Automated Guided Vehicles (AGVs)

Moving inventory, supplies, or bulk items once took a human and a forklift. Over the course of decades, automated guided vehicles (AGVs) and smaller automated guided carts (AGCs) have been replacing human-operated forklifts due to their safety and efficiency.

AGVs follow predetermined tracks and are typically laser-guided, using LiDAR (Light Detection and Ranging) technology, infrared lighting, and vision systems to avoid collisions and accurately position themselves.

When AGVs transport pallets, they must capture information from pallet barcodes to ensure the right pallet is selected, the inventory system is correctly updated, and the pallet is taken to the correct destination. A pallet often has multiple codes located randomly across its width and height. The most efficient way to process these codes is to read them all simultaneously.

Due to rough handling, pallet code labels are often folded, damaged, or obscured by plastic film. Embedding an image-based barcode reading solution, such as a DataMan® fixed-mount barcode reader augmented by a High Speed Steerable Mirror, onto the AGV enables all codes to be read at the first attempt, regardless of their condition, orientation, or surface.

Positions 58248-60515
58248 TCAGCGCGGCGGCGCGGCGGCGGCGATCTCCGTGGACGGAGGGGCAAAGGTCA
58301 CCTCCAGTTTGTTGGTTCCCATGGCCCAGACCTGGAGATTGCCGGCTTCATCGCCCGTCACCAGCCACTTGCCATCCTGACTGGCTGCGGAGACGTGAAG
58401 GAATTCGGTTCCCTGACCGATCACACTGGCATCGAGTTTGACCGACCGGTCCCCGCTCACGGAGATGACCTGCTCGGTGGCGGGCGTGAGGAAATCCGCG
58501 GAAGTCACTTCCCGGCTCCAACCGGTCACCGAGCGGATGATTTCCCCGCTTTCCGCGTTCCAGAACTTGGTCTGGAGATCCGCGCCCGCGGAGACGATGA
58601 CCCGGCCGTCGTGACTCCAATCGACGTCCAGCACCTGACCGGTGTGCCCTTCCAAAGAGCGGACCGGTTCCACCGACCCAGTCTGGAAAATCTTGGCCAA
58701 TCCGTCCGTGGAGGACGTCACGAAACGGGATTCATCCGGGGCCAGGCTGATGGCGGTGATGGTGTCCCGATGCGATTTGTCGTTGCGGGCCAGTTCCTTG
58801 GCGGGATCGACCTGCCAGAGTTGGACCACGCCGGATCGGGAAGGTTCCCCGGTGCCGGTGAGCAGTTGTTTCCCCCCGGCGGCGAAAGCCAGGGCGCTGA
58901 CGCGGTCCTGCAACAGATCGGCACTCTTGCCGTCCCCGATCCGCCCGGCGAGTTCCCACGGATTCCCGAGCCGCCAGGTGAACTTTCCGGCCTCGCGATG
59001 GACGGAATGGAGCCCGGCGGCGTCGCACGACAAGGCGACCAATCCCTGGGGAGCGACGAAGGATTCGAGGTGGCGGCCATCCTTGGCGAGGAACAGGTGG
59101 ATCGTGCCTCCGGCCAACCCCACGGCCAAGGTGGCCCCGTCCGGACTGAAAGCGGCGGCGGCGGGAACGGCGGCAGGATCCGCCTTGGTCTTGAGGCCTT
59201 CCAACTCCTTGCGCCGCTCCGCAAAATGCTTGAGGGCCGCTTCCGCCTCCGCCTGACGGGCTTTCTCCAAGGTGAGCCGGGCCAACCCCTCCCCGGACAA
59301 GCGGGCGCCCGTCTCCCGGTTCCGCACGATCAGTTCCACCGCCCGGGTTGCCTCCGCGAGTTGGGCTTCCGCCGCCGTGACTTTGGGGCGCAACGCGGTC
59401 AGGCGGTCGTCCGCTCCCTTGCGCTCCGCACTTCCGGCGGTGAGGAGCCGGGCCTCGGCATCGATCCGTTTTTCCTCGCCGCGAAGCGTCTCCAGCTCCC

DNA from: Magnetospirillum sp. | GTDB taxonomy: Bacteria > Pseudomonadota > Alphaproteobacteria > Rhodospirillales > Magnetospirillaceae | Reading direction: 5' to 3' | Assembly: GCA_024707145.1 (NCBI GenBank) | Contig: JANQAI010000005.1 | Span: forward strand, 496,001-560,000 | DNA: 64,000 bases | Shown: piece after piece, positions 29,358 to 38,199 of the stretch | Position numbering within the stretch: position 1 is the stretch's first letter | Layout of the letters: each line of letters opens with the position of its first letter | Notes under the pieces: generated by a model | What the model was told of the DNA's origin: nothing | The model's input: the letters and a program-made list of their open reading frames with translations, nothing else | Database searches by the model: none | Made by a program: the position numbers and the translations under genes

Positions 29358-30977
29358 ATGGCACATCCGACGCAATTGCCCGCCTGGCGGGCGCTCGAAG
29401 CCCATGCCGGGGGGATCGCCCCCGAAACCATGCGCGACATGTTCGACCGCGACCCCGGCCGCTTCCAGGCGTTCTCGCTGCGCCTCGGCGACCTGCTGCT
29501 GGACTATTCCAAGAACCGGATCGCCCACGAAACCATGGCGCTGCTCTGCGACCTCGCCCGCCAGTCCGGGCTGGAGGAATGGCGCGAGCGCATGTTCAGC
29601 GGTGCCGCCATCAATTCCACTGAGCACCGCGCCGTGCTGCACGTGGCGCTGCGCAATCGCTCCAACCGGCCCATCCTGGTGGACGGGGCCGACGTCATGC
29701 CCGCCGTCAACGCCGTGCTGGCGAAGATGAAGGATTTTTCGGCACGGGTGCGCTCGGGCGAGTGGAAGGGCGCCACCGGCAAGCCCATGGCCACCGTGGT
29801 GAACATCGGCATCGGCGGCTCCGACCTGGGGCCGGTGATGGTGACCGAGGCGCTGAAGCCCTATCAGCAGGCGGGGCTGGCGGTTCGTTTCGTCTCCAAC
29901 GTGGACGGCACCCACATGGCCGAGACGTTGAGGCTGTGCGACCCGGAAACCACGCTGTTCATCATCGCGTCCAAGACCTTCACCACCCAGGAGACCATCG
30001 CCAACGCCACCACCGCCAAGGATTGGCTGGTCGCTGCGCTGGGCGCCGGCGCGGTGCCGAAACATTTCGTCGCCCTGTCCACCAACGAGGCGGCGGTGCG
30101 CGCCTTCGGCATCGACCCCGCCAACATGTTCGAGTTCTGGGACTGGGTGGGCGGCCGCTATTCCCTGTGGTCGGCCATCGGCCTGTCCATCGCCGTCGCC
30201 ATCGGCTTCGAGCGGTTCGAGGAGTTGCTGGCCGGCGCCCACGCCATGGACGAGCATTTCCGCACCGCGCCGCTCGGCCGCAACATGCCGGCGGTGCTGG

Autonomous Mobile Robots (AMRs)

An autonomous mobile robot (AMR) is equipped with various sensors, maps, and processing power to create routes to the required destination, instantly rerouting when encountering obstacles. They navigate the warehouse using various methods, including machine vision, where Cognex DataMan image-based barcode readers decode 2D codes posted on the floor to navigate a warehouse grid. LiDAR is used in more complex models to minimize accidental collisions with objects in its path.

Person-to-Goods (P2G)

Systems Zone-picking collaborative AMRs know where goods are located and help humans locate and pick the desired SKUs. Workers efficiently scan the items using a hands-free, image-based barcode reader mounted on the AMR cart. Once the order is completed, the AMR transports its container to the next zone and, when completed, to the packing station.